According to Anne Petterd of Baker McKenzie:
“Enhanced supply-chain management has never been more important. Companies with well-considered supply-chain risk management processes will be better-placed to identify the impact of disruptive events on their supply-chain and product-offering, providing them with an opportunity to assess how to best respond in tough circumstances.”8
A Home Win
When you consider the cost to the local economy, the environment and performance values, then the true cost of imports is higher than their price tag. This cost is extenuated by the pandemic we currently face. Meanwhile, the ‘home advantage’ of Australian-made becomes more valuable than ever.
If you are in the market for a new synthetic sports turf for football, rugby, hockey or multisport use, we would love to hear from you to find out how we can deliver the best value to you and your community.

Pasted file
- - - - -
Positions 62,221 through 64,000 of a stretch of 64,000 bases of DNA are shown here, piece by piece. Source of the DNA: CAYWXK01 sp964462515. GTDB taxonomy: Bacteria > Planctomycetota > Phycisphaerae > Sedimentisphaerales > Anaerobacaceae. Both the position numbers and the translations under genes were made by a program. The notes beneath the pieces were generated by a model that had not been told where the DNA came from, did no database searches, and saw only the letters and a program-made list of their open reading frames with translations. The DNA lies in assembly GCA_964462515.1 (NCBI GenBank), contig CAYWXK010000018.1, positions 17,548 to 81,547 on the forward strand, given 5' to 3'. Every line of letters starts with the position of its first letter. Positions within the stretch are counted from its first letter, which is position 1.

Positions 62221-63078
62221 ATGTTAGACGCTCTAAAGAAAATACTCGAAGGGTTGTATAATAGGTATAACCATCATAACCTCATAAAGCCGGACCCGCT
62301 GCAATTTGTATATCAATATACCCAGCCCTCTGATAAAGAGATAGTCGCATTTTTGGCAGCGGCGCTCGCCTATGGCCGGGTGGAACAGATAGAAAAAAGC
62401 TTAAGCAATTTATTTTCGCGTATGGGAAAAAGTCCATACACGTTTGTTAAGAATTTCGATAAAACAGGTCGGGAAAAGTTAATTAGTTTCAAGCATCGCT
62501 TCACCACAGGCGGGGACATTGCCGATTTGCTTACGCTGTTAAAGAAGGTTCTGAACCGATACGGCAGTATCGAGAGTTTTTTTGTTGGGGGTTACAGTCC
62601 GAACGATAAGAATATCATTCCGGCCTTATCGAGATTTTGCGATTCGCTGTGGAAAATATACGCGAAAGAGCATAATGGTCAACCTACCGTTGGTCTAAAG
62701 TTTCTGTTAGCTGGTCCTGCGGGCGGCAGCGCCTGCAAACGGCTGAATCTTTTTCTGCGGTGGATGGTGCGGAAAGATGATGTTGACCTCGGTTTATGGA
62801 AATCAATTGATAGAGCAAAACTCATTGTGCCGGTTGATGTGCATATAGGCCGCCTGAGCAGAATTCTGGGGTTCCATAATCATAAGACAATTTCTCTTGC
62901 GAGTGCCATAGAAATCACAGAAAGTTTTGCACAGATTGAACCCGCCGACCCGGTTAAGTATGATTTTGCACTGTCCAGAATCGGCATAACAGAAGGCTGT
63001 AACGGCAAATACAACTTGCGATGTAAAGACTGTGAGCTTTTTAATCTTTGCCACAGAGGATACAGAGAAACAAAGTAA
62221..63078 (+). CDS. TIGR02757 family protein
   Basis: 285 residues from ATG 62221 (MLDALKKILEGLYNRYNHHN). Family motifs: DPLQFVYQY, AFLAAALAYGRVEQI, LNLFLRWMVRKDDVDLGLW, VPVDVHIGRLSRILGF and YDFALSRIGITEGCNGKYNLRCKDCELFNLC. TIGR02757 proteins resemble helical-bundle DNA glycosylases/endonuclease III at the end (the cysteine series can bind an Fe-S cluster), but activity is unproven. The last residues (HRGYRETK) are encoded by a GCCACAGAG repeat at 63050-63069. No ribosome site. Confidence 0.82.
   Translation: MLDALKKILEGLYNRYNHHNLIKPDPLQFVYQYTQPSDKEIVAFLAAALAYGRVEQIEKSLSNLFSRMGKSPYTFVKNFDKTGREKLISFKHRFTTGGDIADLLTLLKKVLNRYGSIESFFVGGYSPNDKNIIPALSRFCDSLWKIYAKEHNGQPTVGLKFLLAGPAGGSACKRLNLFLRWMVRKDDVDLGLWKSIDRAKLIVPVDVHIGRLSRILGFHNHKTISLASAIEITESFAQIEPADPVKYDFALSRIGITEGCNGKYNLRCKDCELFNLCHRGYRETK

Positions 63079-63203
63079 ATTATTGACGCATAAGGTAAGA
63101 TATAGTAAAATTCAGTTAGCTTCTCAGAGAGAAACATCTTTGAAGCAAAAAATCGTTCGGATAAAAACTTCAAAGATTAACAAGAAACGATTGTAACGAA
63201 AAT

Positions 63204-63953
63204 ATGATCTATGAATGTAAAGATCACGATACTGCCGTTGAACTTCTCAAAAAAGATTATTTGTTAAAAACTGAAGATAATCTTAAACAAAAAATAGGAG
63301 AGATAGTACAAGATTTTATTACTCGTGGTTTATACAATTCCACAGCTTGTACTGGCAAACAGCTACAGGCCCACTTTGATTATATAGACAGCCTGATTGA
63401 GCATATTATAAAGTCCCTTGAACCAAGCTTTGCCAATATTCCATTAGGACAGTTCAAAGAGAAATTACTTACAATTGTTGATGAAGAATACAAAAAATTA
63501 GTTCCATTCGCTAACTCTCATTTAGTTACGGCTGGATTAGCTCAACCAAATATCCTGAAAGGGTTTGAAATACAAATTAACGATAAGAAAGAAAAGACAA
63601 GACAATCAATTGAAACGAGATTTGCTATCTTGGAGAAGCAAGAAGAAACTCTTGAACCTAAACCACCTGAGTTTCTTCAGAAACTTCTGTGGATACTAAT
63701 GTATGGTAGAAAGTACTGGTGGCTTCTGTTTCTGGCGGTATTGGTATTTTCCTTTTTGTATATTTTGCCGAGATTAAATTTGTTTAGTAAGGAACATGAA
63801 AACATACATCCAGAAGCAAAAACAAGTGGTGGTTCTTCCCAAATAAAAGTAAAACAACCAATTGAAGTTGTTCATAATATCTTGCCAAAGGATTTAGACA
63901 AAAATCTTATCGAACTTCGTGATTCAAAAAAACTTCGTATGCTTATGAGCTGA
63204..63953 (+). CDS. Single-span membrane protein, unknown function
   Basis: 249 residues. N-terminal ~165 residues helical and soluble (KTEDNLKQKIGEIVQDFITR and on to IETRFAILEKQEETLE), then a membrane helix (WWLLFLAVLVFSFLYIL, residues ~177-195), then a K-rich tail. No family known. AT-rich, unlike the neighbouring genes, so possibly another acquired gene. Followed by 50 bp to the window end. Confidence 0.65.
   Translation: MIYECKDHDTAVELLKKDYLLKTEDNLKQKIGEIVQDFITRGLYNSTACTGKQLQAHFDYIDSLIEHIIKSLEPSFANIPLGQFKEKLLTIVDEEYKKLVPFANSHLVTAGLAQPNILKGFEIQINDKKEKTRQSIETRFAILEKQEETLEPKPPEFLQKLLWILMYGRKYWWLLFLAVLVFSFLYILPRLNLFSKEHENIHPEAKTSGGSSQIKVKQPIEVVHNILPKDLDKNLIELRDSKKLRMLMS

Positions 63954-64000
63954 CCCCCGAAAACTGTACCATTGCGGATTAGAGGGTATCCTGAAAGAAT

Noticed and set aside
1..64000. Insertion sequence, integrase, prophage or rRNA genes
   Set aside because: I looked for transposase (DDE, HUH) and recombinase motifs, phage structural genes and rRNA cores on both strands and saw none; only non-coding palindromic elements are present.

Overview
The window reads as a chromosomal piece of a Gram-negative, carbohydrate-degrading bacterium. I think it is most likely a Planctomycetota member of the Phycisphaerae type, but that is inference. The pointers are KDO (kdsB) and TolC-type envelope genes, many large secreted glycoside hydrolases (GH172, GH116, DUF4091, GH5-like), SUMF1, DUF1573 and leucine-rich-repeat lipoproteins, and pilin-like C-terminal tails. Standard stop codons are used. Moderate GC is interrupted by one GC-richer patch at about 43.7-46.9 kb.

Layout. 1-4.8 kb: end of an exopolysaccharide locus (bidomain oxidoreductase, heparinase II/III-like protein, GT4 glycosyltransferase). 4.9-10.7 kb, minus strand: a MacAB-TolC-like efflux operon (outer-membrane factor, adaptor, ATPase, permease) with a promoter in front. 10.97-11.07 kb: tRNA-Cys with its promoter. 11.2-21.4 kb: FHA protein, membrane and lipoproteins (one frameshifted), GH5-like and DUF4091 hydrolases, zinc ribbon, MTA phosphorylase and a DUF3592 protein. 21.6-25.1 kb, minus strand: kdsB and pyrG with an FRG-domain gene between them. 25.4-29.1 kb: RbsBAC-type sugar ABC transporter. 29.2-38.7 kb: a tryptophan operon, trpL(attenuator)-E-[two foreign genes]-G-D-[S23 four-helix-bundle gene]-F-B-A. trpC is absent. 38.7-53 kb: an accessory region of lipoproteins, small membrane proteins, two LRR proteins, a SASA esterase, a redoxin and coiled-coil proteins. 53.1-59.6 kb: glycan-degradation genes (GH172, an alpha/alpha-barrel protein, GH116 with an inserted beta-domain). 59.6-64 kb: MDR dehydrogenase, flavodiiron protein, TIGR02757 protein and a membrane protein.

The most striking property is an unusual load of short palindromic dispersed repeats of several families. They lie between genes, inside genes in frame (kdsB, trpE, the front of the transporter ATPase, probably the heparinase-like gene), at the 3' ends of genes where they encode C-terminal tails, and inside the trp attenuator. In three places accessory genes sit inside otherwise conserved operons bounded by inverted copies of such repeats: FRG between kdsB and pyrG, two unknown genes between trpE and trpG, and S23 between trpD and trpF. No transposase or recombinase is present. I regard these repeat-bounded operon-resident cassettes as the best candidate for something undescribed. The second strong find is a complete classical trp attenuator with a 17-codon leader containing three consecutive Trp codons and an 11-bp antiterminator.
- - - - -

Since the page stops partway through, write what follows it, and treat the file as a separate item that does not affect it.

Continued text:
1. [“Beyond COVID-19: Supply Chain Resilience Holds the Key to Recovery”, Baker McKenzie, 2020]↩
2. [“Beyond COVID-19: Supply Chain Resilience Holds the Key to Recovery”, Baker McKenzie, 2020]↩
3. [ “Australian Manufacturing in 2019: Local and Global Opportunities”, Australian Industry Group]↩
4. [“Labour Force Australia, Detailed Quarterly Feb 2020”, Australian Bureau of Statistics]↩
5. [“Australian Manufacturing in 2019: Local and Global Opportunities”, Australian Industry Group]↩
6. [“Impact of international trade on employment: Evidence from Australian manufacturing industries”, Razib Tuhan, 2015]↩
7. [“Australian Manufacturing in 2019: Local and Global Opportunities”, Australian Industry Group]↩
8. [“Beyond COVID-19: Supply Chain Resilience Holds the Key to Recovery”, Baker McKenzie, 2020]↩